- - Wednesday, September 21, 2011

‘Dancing With the Stars’ loses first competitor

“Dancing With the Stars” viewers didn’t give Metta World Peace a chance.

The basketball star formerly known as Ron Artest was the first celebrity ejected from the 13th edition of the ABC dancing competition. The show’s judges gave him the lowest score on Monday’s premiere: 14 out of a possible 30.

The outgoing Los Angeles Lakers forward was locked out after viewer votes were combined with the judges’ scores.

“All I want to know is who’s coming with me?” he joyfully shouted after his dismissal.

Len Goodman, the show’s head judge, said the 31-year-old’s cha-cha with professional partner Peta Murgatroyd was “all sizzle and no sausage” and his footwork in the ballroom was “atrocious.”

For his debut performance, the over-the-top athlete bared his chest in a shimmering gold vest and shaved the Hebrew words for “world peace” into the side of his head.

The 11 celebrities remaining in the competition are World Cup soccer player Hope Solo; reality stars Rob Kardashian and Kristin Cavallari; TV personalities Nancy Grace, Carson Kressley and Ricki Lake; actors David Arquette and J.R. Martinez; Italian actress Elisabetta Canalis; singer Chynna Phillips; and author and activist Chaz Bono.

N.J. governor may veto tax break for ‘Jersey Shore’

It’s not a “shore” thing yet.

According to the Associated Press, New Jersey Gov. Chris Christie is considering whether to stand in the way of a $420,000 tax credit for MTV’s “Jersey Shore.”

The state Economic Development Authority approved the film credit last week. It covers production costs for the hit reality series’ inaugural 2009 season.

Mr. Christie suspended the film tax credit program in 2010 to close a budget deficit, but the 2009 season still qualified.

The governor’s spokesman suggested last week that Mr. Christie couldn’t stop the tax credit, but the governor now says a veto is possible and that he’s reviewing it.

The show centers on the cast living and partying along the beach and boardwalk in Seaside Heights.

Clinton’s schedule was too busy for ‘Dancing’

Former President Bill Clinton was invited to take part in “Dancing With the Stars” but said he turned the offer down because he didn’t have the time, Agence France-Presse reports.

Mr. Clinton said, however, that he and his wife, Hillary, had promised themselves to do more dancing after she leaves office as secretary of state.

“This is interesting — actually they contacted me once about this,” Mr. Clinton said when asked about the dance show during an appearance on “The Rachael Ray Show.”

“And I told them I didn’t have the time to train for it. You know, you actually go out there and train — you really work at it.”

But he continued: “Just last night Hillary said to me, ‘You know, when I’m not secretary of state anymore, we should go take dancing lessons.’ So we’ll start with the tango.”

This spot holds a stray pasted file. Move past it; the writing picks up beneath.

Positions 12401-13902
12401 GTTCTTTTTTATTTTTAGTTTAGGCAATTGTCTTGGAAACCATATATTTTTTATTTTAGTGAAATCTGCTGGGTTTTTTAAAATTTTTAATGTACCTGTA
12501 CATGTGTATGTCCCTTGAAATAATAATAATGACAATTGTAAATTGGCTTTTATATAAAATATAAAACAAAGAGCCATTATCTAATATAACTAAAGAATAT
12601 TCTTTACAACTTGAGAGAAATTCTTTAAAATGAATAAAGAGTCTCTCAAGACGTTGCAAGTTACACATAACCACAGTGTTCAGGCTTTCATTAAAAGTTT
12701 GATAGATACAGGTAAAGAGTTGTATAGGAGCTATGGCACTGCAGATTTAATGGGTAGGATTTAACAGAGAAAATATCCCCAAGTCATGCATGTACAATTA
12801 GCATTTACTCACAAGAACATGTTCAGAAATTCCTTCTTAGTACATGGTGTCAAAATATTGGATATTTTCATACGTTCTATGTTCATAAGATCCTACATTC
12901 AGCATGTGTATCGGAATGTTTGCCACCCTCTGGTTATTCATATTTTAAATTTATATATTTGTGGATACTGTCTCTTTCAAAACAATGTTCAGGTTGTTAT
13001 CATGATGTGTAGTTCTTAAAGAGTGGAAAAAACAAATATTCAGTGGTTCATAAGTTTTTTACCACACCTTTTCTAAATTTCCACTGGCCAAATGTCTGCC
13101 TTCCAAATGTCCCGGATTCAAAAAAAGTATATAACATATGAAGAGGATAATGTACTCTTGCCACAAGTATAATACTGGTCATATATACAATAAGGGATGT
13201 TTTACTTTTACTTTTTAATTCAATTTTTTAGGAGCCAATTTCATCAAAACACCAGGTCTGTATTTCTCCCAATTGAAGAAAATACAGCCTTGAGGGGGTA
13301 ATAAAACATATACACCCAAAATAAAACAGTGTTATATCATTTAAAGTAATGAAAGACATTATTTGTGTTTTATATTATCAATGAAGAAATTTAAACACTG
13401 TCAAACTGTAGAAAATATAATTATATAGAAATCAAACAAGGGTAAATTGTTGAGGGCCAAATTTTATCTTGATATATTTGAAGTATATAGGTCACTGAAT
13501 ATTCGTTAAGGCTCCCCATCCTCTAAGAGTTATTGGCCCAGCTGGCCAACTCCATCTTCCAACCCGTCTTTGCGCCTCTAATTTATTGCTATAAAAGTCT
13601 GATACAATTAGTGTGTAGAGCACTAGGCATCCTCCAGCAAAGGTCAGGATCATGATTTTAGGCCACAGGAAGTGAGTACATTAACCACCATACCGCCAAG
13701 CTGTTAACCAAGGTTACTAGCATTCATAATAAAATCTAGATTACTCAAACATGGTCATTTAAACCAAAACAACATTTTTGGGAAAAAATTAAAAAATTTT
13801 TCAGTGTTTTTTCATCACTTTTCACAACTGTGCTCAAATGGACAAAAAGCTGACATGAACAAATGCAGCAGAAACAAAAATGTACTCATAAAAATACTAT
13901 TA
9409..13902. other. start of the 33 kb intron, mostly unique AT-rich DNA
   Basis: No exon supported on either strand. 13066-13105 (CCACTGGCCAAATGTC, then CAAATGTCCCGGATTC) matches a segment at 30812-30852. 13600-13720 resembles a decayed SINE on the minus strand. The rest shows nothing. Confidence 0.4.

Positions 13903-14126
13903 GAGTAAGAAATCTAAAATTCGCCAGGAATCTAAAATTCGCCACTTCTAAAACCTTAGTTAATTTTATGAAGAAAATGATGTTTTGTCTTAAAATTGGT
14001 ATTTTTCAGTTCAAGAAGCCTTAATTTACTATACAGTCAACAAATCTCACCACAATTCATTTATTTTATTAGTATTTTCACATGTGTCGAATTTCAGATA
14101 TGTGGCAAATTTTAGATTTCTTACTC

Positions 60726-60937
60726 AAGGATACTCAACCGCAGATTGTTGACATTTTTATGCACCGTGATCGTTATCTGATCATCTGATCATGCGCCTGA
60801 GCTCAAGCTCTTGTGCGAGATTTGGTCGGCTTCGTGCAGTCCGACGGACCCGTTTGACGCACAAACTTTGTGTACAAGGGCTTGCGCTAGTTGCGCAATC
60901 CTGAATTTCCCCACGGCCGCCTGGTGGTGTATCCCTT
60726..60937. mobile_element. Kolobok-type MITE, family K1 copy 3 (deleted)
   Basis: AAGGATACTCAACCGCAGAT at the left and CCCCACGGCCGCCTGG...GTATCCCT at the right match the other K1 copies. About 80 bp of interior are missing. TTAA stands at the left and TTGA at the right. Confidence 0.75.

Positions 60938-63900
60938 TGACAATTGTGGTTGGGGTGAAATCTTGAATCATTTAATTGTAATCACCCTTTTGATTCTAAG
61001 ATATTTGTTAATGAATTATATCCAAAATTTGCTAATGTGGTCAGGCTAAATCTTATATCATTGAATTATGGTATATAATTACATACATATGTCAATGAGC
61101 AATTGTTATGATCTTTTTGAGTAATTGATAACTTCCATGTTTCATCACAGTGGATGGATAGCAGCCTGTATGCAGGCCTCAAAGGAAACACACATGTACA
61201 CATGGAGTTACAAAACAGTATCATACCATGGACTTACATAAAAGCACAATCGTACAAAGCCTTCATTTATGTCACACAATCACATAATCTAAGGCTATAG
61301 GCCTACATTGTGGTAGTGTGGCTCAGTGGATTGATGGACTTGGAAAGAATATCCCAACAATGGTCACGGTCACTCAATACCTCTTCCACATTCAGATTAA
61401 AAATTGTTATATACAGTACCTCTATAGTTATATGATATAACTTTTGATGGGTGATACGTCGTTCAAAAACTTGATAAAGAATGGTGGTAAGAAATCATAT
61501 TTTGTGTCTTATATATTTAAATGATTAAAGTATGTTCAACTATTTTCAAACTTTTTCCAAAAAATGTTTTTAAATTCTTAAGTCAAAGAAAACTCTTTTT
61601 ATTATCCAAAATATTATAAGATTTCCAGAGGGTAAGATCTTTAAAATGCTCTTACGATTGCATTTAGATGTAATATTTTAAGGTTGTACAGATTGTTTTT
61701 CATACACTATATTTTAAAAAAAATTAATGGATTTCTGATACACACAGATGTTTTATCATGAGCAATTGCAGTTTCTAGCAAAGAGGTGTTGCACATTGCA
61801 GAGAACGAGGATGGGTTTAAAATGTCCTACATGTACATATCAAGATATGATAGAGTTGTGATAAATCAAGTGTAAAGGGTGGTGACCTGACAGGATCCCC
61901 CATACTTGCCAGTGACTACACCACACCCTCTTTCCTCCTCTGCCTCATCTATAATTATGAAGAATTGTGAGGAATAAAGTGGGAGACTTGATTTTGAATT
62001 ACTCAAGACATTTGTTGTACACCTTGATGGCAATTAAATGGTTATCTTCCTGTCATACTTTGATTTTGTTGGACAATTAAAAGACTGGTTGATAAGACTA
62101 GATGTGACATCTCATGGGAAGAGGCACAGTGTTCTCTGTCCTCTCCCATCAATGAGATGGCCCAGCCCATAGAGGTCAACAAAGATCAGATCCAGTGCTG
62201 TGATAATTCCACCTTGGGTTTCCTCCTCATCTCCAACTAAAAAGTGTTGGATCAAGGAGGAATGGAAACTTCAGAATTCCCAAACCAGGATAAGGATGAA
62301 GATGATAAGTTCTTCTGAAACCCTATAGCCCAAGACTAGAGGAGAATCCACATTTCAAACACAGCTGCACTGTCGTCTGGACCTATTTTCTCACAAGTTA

Kutcher, Sheen both find ratings success

Both Ashton Kutcher and Charlie Sheen have something to brag about during their big nights on television.

Mr. Kutcher’s debut as Mr. Sheen’s replacement in the CBS sitcom “Two and a Half Men” was seen by 28.7 million people Monday. The Nielsen Co. said Tuesday that was more than any other episode in the show’s first eight seasons, when Mr. Sheen was the star.

The sitcom’s previous best came in May 2005 following the final episode of “Everybody Loves Raymond.”

Meanwhile, Mr. Sheen appeared Monday as the “victim” of a Comedy Central roast that reached 6.4 million people. That is the second most-watched telecast in the cable network’s history, behind only Jeff Dunham’s 2008 holiday special.

The success of “Two and a Half Men” gave a boost to the premiere of CBS’ new comedy “2 Broke Girls” that followed it. That show had an audience of 19.4 million, the largest audience for a fall sitcom premiere since “Inside Schwartz” a decade ago.

The veteran CBS comedy “How I Met Your Mother” had its best season premiere numbers. By contrast, the season premiere of “Hawaii Five-0” had a relatively modest audience of 12 million.

Netflix strikes deal for Discovery shows

Netflix and Discovery Communications have finalized a two-year content deal to bring the cable conglomerate’s programs to the streaming service, the companies announced Wednesday.

The nonexclusive deal covers only episodes and specials from prior seasons.

The flagship channel, as well as TLC, Animal Planet, Investigation Discovery, and the Science and Military channels, is included in the deal encompassing popular series such as “Man vs. Wild,” “Sister Wives” and “River Monsters.”

It does not include content from OWN or the Hub, which are joint ventures with Oprah Winfrey and toy-maker Hasbro, respectively. Financial terms were not disclosed.

The deal marks something of a departure for Discovery Communications, which has not widely offered full episodes of its series and specials online.

“With television shows playing an ever more important role for Netflix, Discovery is one of our finest suppliers of top quality programming,” Netflix chief content officer Ted Sarandos said. “We look forward to bringing our members the wide range of the additional episodes and series covered in this deal.”

Discovery’s previous agreement with Netflix included only partial seasons of Discovery Channel series. The new deal adds complete seasons on more networks, as well as access to Discovery’s 25-year programming library.

The deal comes at a difficult time for Netflix, which is being pressured by content providers to pay more for movies and TV shows. At the same time, it finds itself fending off rival services from Amazon, Apple and Google.

The company was excoriated by subscribers for recent price increases and the way it handled this week’s announcement that splits its streaming and DVD services.

Compiled from Web and wire reports.

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